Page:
Tax Treatment of Tangible Property Expenditures: 3 Changes Manufacturers Need to Know AboutJune 02, 2014
Last fall, the IRS released sweeping final regulations, learn more about the changes here.
Last fall, the IRS released sweeping final regulations on when tangible property expenses are “improvements” that must be capitalized and when they’re maintenance or repairs that can be deducted in the current tax year. Here are three changes of particular interest to manufacturers:
1. Simplified “de minimis” safe harbor. Under the final regulations, a taxpayer with an “applicable financial statement” (a certified audited financial statement or one required to be submitted to a federal or state government or agency) generally can apply the de minimis rule to deduct tangible property expenditures up to $5,000 per invoice or per item. The rule should facilitate the deduction of bulk purchases. However, note that, if the de minimis safe harbor is elected, it must be applied to all eligible materials and supplies.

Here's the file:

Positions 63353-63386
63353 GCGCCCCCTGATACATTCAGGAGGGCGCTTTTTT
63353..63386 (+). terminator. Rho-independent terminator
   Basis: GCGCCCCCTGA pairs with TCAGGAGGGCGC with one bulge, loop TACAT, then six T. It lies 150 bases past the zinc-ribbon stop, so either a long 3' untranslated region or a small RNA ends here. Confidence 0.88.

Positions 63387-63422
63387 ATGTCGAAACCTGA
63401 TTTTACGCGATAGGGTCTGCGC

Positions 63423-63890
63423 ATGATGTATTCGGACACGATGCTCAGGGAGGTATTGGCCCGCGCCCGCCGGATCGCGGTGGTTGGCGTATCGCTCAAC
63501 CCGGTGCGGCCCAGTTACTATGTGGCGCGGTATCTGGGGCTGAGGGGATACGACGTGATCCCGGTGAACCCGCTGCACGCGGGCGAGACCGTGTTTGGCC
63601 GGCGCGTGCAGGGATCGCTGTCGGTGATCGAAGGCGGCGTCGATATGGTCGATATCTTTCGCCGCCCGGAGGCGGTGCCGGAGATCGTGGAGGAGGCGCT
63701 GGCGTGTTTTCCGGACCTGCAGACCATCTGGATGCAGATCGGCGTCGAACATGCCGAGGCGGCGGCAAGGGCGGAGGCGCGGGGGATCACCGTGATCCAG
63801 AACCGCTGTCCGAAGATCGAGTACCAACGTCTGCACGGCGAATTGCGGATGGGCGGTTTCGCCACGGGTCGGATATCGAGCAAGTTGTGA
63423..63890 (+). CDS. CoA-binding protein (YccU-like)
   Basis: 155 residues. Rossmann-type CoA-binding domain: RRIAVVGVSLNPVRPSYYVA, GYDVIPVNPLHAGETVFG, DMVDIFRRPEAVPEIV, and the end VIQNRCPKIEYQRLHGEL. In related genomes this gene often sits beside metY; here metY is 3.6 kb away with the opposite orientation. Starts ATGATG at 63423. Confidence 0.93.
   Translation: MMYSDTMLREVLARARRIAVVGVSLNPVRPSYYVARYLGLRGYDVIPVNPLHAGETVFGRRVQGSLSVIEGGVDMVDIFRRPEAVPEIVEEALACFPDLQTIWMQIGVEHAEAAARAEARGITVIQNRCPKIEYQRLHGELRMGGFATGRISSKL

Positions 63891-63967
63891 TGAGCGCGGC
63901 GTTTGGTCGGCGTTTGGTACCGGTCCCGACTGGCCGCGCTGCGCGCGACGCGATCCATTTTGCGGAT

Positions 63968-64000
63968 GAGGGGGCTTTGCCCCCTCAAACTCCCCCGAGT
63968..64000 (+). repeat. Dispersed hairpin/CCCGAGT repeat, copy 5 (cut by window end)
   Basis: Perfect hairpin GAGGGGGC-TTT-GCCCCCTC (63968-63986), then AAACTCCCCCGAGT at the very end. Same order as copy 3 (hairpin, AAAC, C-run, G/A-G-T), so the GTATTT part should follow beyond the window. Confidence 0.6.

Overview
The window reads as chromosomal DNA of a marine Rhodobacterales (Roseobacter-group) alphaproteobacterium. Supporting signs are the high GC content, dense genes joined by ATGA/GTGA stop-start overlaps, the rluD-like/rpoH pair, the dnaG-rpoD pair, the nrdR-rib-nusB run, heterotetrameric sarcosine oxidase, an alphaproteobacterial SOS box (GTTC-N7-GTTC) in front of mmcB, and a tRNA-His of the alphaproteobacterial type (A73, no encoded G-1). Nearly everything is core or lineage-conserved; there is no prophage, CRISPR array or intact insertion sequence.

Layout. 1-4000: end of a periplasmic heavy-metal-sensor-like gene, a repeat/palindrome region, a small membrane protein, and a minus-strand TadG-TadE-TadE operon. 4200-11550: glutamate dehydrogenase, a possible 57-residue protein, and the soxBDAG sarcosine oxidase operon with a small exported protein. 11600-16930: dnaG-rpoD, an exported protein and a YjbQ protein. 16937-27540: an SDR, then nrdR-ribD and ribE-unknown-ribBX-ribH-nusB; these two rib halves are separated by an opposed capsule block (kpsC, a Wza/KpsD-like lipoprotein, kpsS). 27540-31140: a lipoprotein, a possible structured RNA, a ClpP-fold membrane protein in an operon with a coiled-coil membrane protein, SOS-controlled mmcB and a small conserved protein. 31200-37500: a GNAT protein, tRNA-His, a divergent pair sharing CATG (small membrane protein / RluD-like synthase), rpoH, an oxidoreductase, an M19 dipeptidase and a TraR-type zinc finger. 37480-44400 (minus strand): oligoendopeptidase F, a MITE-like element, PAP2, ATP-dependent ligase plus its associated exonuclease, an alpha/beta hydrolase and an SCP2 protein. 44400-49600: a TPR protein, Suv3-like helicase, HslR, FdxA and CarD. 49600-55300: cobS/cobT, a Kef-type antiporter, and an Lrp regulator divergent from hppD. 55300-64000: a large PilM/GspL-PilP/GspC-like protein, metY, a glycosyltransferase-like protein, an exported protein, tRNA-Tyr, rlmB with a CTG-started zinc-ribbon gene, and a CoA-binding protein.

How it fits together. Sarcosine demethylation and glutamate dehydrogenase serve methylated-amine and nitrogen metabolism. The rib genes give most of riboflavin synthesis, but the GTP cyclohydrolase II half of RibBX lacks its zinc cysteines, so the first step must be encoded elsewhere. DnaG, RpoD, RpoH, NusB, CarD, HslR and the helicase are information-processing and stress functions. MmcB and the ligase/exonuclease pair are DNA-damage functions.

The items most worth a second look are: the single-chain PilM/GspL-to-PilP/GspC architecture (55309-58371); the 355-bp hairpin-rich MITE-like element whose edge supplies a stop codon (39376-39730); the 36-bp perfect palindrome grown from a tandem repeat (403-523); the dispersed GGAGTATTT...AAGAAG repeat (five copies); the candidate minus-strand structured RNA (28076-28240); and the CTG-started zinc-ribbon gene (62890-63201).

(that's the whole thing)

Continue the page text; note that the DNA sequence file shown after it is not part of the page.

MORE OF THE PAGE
2. Routine maintenance safe harbor. The final regulations provide a safe harbor from capitalization for certain routine maintenance costs related to tangible property like tools, equipment or machinery. A maintenance activity is considered routine if, at the time the property was placed in service, the taxpayer reasonably expected to perform the activity more than once during the property’s life. The safe harbor could significantly expand your ability to deduct many common maintenance costs in the year they’re incurred.
3. Materials and supplies. It’s not all good news for manufacturers, at least not for those that elect to capitalize and depreciate certain materials and supplies. The final regulations restrict the availability of that election to rotable, temporary or standby emergency spare parts. The final regulations are extensive, and there are many other provisions that could affect your manufacturing business.
The final regulations generally apply to taxable years beginning on or after Jan. 1, 2014. Taxpayers have the option, however, of applying all or portions of the regulations to their taxable years beginning on or after Jan. 1, 2012, which in some cases could generate a tax refund.
The proper, and most advantageous, application of the rules will depend on each manufacturer’s individual circumstances. Please contact us for more information.